Sunday, August 16, 2015


My husband died last December. One moment he was there, visible - the next he was invisible. I know there is an after life, and so to me he isn't gone forever. It's just metamorphosis, a change of shape and plane of existence, though of course a very dramatic change from the point of view of human experience. Being the one who is left behind is no doubt the worst, since we are the ones who are left blind and deprived of insight, generally unable to see the bigger picture because we can't remember the truth about life and the life that lies beyond death.

There were in fact many clues that Martin was subconsciously aware of approaching his time, and there have been possible messages to me from the beyond. It was maybe also not so surprising that I found an unfinished video work that portrays him "behind a screen". He had been scanning his own face and metamorphosing them into moving images (six months prior to his death). When he died, the changing slide show on my smartphone also got stuck on an everyday photo of him in a mirror - behind a screen, in other words. Like saying, I'm still with you. Though maybe not all the time or in ways that you would expect, because you also need to get on with your life and have to be able to let go. You have your own karmic bitch to deal with... the stuff you signed up for, if only you'd be able to remember.

I was in fact signed up for two solo exhibitions here in Powys this year. Martin's death was unexpected and left a whole lot of trouble for me to deal with. His junk, both metaphorical and real, was something I had to plough through at a steady pace in spite of being very ill myself. Here's the deal: I have to deal with more than anyone should ever have to deal with. But how can you say that about yourself without sounding ridiculous? I have given up on trying to explain it to people who don't listen. While learning how to pay bills, dealing with foreign bureaucracy and packing up and selling our house, I had to try and deal with my and my mother's health issues and do my utmost to revert the damage. Because if you're gonna survive, you might as well try and survive in the best possible way. Theoretically, at least. My mom was diagnosed with cancer on the day before Martin passed away. My cat was also diagnosed with cancer some time later though he's not in a terrible hurry to leave. But really that's just the surface. I have given up on trying to explain that the grief was the easy part. People don't listen, people don't want to know. Most people turn their backs on the one who grieves. Being so totally abandoned and struggling to survive in the physical world is the worst part, but for some reason also the hardest for other people to grasp. Grief is just an emotion, and a very natural one at that. The rest is not natural in the slightest. The rest is what reduces you to almost nothing at all.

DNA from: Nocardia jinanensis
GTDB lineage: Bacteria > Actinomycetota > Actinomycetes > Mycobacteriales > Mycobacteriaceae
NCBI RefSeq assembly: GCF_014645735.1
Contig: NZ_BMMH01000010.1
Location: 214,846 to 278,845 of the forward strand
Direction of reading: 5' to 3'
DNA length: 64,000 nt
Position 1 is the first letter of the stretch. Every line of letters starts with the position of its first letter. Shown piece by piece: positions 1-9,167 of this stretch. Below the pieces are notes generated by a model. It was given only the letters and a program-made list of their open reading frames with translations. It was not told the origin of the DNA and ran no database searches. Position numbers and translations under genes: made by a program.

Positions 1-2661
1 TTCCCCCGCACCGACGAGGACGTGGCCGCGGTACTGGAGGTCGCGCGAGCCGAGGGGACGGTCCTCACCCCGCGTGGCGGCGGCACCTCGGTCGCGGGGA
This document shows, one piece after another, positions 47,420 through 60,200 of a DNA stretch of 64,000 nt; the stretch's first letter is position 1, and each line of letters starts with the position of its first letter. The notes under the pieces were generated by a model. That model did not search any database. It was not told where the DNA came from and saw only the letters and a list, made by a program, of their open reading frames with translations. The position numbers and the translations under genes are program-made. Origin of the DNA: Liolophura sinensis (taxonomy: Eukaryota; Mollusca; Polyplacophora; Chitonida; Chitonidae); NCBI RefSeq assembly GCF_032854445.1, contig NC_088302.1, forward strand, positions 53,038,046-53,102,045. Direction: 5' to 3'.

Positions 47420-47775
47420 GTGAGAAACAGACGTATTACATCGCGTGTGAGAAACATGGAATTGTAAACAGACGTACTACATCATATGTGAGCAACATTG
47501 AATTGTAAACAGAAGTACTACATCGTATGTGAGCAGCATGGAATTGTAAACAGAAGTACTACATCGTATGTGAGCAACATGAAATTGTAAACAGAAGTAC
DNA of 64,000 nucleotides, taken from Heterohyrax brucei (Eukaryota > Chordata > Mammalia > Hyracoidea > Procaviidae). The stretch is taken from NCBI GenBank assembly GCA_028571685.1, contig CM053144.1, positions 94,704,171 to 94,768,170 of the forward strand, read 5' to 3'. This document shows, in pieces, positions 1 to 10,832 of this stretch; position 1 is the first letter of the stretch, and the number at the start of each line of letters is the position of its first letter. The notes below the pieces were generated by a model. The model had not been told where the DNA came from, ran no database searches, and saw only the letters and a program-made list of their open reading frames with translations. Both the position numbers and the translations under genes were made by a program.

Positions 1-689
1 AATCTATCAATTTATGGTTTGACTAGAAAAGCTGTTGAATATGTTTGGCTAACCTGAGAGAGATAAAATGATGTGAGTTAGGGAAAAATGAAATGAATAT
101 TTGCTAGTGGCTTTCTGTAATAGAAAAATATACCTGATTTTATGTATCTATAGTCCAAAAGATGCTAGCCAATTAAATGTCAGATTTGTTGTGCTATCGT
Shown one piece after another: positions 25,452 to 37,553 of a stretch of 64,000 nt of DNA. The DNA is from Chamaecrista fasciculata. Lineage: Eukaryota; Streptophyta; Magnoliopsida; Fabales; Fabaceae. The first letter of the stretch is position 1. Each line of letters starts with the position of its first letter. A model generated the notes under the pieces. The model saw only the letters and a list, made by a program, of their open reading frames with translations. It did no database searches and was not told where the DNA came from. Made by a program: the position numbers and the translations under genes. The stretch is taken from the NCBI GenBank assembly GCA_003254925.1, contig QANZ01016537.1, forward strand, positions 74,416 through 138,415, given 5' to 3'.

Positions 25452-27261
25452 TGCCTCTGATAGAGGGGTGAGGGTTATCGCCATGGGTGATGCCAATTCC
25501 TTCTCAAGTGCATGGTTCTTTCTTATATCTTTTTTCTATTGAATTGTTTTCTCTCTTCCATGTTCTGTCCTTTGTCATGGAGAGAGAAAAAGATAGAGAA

Perhaps one day I will understand why helping those who are needy is so scary for a lot of people.

Anyhow, I wasn't in a good place to try and do exhibitions, especially as it is so physically demanding and I had little help. I did it anyway (though laboriously, I may add). It just seemed such a shame to let the opportunities pass. After all, who can resist one more line on their CV? (I am only joking). I guess I felt there was something to be expressed in terms of the different points of view that Martin and I seemed to have had on invisibility, and I also felt I wanted to honour Martin by showing his video work as a posthumous collaboration. Strangely, he seemed to have left the piece for me to finish off, so the sound track I came up with was very much coloured by his passing and no doubt a heck of a lot more dramatic than anything he would have made himself. I felt that Radnorshire Museum, where he had a solo exhibition once and was going to have another one, was a very suitable venue for this purpose. So I went ahead and put together the exhibition "Visible/Invisible".  It's about the transience of life as seen from both my and Martin's perspective, but is of course also about death.

The main point is - of all the senses (along with other faculties we may possess), people tend to rely on the sense of sight the most. Moreover, the average person tends to only believe what he or she can see with his or her own eyes - with the exception of some matters of faith that have often been handed down over generations. Yet it seems to me that people usually don't really know how to look. What people think they see is usually filtered by their own conditioning. Learning how to see beyond the obvious and peek behind the screen should be as important as learning how to write, but we don't live in a very visionary society.

The show features "I Got Life" by myself, and "A Life Unremarked" by Martin with a sound track I made last winter a couple of months after his death. In addition, there is one oil painting by Martin and some of my most recent collages (no doubt the last ones I'll ever make). Apparently the private view of my exhibition, which features the Hiroshima bomb, was incidentally on the 70 year Hiroshima remembrance day  The exhibition is on until 12th September in Llandrindod Wells and the feedback so far has been generous and encouraging. Now let me retreat to my exercise in physical survival. Art is a luxury item that I cannot really afford at the moment. 


This exhibition draws together two separate projects, work from Project X by Vivi-Mari Carpelan and work from A Life Unremarked by her late husband Martin Herbert (1957-2014), who passed away unexpectedly in December 2014. Both speak of the threatened dissolution of the authentic self in the face of anti-individualist trends, and the fear of being engulfed in the dark abyss of the shadowy side of the collective consciousness. Both projects lament present day social demands to conform to a rather specific model of the well adapted and hard working human being who contributes to society in strict accordance with expectations laid out from the higher levels of the social hierarchy. Though starting out from different premises, the two projects converge into the same fundamental fear of being invisible.